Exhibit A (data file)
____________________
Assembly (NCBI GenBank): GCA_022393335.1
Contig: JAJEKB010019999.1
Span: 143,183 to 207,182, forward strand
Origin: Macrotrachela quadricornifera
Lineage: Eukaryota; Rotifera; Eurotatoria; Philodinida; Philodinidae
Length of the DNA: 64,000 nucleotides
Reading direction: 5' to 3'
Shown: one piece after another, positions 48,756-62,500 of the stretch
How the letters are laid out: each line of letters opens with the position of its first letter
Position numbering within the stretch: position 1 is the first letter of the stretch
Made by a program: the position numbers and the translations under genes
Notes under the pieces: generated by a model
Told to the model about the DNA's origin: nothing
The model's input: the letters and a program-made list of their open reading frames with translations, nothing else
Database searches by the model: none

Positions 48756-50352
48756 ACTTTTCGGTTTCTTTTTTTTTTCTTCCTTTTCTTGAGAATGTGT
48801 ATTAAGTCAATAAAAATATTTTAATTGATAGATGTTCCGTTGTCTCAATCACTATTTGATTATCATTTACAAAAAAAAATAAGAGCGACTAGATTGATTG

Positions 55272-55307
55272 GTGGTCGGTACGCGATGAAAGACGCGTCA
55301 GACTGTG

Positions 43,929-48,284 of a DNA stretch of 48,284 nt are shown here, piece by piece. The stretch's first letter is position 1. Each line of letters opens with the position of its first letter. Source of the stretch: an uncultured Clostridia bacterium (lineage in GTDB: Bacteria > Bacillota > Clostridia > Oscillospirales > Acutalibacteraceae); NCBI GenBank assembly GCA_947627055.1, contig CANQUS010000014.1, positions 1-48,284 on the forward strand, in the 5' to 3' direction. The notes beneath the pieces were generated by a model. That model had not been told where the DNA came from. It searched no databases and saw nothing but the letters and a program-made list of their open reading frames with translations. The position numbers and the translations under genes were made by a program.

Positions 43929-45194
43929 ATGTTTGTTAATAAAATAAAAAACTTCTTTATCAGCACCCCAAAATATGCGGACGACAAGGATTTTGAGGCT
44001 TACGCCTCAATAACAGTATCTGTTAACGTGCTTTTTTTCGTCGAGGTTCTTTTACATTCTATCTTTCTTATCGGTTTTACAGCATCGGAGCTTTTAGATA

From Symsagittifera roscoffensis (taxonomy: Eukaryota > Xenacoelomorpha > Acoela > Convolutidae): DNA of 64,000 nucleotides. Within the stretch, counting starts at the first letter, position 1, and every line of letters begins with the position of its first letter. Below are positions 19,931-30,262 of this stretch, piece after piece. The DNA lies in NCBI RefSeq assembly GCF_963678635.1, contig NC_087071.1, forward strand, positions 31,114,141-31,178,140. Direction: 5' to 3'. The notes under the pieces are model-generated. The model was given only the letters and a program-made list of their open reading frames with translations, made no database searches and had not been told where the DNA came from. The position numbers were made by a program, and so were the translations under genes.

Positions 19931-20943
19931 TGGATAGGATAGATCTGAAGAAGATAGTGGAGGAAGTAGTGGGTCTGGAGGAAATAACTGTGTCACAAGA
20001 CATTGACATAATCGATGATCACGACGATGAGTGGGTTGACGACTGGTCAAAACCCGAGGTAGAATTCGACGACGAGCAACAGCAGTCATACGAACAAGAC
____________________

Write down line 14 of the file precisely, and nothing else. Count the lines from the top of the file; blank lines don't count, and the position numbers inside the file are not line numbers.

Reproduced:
The model's input: the letters and a program-made list of their open reading frames with translations, nothing else